M&S reported an “improved performance” in womenswear sales during the first five months of the period, which increased 1.3 percent, not including the warm weather spell in September. However, overall clothing sales dropped 1.6 percent during the six month period, with like-for-like sales falling 2.2 percent.
“Unseasonal conditions in September adversely impacted first half year” results for M&S
The decline in fashion sales during the first half year is said to have increased as the “unseasonal conditions in September adversely impacted the first half year,” causing customers to hold back from splurging on a new winter wardrobe. The results come a week after fellow retailers such as Next and Supergroup warned that profit had been hit by the warm weather spell and would be lower than previously expected.
The weak performance from M&S's general merchandise division was nearly offset by the retailer's strong food results. Marks & Spencer reported a 2.3 percent increase underlying pre-tax profits to 268 million pounds in the six months to September 27, as group sales grew 1 percent to 4.9 billion pounds. Overall like-for-like sales for the UK fell 0.7 percent during the last six months, as Food sales continue to outperform market expectations with like-for-like sales growing 1 percent.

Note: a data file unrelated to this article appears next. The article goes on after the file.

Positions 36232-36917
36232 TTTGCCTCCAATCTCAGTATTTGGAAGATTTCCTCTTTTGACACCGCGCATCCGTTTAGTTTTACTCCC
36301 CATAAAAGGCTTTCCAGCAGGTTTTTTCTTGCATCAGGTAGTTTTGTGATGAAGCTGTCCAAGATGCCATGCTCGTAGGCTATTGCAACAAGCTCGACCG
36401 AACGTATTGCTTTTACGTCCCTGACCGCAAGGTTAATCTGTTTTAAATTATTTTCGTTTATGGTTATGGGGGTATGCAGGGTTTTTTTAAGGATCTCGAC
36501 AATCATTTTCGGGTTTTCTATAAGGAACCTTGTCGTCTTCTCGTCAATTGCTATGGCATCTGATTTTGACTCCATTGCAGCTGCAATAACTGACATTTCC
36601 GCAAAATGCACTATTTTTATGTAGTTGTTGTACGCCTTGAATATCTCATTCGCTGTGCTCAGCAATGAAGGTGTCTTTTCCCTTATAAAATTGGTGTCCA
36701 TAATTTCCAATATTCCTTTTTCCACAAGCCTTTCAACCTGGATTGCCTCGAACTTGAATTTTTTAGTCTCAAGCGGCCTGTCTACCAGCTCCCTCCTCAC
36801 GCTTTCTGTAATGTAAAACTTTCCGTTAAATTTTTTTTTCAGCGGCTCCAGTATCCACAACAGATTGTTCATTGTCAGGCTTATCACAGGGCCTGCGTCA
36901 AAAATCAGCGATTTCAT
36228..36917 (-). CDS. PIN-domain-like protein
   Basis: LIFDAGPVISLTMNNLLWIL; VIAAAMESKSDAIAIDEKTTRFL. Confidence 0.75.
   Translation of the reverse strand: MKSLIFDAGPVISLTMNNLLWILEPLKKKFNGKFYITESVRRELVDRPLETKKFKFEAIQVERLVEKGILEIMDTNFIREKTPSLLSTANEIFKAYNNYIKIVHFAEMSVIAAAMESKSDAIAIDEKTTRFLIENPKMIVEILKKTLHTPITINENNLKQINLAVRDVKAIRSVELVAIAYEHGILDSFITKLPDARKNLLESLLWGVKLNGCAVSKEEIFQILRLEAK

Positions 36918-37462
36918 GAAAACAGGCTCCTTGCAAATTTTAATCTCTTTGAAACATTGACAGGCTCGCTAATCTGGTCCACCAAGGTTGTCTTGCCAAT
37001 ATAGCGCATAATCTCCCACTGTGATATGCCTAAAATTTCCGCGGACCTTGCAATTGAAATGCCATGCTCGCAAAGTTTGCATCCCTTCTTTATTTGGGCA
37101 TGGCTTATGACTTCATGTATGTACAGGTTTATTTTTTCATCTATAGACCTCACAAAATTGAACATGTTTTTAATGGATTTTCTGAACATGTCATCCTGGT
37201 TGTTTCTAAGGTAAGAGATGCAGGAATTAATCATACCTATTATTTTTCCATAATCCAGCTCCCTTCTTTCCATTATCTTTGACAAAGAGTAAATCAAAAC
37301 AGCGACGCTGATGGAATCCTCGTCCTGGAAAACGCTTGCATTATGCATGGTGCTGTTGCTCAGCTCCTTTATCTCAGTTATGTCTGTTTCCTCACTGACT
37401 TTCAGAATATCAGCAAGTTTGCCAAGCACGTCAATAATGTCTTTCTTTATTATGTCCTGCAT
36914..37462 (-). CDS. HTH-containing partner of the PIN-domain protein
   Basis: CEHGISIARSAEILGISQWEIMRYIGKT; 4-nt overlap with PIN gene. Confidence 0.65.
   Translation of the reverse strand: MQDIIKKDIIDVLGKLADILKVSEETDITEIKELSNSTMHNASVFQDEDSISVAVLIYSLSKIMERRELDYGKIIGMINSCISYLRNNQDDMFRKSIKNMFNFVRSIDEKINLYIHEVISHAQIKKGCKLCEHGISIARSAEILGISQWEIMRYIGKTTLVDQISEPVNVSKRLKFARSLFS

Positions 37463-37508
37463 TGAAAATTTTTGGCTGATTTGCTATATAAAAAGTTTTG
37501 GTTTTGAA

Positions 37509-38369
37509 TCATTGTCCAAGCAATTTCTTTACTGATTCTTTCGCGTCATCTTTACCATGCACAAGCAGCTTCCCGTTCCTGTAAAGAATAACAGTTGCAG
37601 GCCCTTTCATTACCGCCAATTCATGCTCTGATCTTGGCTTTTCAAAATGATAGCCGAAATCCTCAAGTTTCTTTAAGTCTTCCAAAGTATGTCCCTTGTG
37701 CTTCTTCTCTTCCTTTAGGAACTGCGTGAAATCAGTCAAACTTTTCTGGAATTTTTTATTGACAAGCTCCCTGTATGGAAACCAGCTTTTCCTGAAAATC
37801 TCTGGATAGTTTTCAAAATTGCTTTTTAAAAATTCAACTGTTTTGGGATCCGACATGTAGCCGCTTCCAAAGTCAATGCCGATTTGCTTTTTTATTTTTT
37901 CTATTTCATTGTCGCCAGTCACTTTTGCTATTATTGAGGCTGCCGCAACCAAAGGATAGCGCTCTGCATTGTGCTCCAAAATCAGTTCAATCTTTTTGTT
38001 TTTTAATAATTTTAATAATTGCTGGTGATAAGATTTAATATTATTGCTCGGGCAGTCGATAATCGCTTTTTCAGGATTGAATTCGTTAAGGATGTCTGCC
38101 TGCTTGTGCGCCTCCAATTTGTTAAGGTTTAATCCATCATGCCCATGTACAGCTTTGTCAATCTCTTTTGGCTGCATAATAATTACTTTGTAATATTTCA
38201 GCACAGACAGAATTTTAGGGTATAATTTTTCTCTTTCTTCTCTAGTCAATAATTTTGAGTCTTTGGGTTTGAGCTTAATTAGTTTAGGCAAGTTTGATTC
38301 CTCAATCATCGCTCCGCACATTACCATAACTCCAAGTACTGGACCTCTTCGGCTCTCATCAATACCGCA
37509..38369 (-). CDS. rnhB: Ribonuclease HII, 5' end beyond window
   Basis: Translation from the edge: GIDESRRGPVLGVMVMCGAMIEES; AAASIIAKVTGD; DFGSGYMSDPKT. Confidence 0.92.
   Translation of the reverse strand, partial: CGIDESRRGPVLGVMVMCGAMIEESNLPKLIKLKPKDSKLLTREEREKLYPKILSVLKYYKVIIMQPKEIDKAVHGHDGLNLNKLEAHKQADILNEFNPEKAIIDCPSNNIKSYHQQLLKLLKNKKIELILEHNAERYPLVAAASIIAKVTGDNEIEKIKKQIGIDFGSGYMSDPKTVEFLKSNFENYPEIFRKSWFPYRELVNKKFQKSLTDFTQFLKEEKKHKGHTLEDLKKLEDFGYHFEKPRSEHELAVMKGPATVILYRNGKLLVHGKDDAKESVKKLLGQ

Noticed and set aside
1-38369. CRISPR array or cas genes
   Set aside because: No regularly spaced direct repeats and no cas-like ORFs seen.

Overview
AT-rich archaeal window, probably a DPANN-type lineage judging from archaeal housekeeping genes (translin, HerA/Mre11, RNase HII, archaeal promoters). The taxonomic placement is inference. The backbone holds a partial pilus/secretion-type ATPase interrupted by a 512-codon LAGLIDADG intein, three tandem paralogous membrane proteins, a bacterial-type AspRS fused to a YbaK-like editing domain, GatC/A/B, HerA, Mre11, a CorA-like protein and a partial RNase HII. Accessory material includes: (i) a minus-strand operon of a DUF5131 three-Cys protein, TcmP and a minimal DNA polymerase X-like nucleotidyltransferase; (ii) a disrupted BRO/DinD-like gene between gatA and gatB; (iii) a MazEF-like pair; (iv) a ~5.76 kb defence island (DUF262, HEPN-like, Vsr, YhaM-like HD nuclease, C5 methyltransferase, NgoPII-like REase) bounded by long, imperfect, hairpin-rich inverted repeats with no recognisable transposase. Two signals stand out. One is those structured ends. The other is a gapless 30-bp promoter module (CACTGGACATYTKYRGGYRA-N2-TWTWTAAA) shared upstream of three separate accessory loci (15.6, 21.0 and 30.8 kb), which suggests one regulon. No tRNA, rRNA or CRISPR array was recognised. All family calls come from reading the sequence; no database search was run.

Despite the continual decline in general merchandise sales, Marc Bolland, chief executive at M&S remains positive the group “is on track to return to growth ahead of [its] peak trading period...we are confident that we are well set up for the Key Christmas trading period.”
“M&S delivered sales growth and increased profit in the first half despite a tough market, particularly in September. We are pleased with the progress we have made against our key priorities for the year. Within Clothing, Womenswear performance continues to improve with growth in full price sales and increasingly positive feedback from our customers.”
"The recent market conditions remain challenging" for M&S
“However, the recent market conditions remain challenging, with unseasonal weather resulting in high levels of promotional activity across the market. Our focus continues to be on driving gross margin improvement,” added Bolland. Veteran City commentator David Buik noted that M&S’s results were “not quite as bad as expected,” whilst Richard Hunter, head of equities at Hargreaves Lansdown Stockbrokers, believes that Marks & Spencer is still a “work in progress.”
Neil Saunders, managing director of Conlumino, told the BBC that M&S's results suggest that the overall picture was improving and the increase in womenswear sales could mean that “the years of decline may well have bottomed out. Beneath the surface some faint glimmers of hope are beginning to shine through as the company's strategy starts to deliver.”
However as Dharshini David, British economist and presenter for Sky News points out: “Marks & Spencer say that they see 'increasingly positive feedback from customers,' but their clothing sales are still down 2.2 percent - is that really down to weather?” as other analysts remain cautious on the retailer's recovery.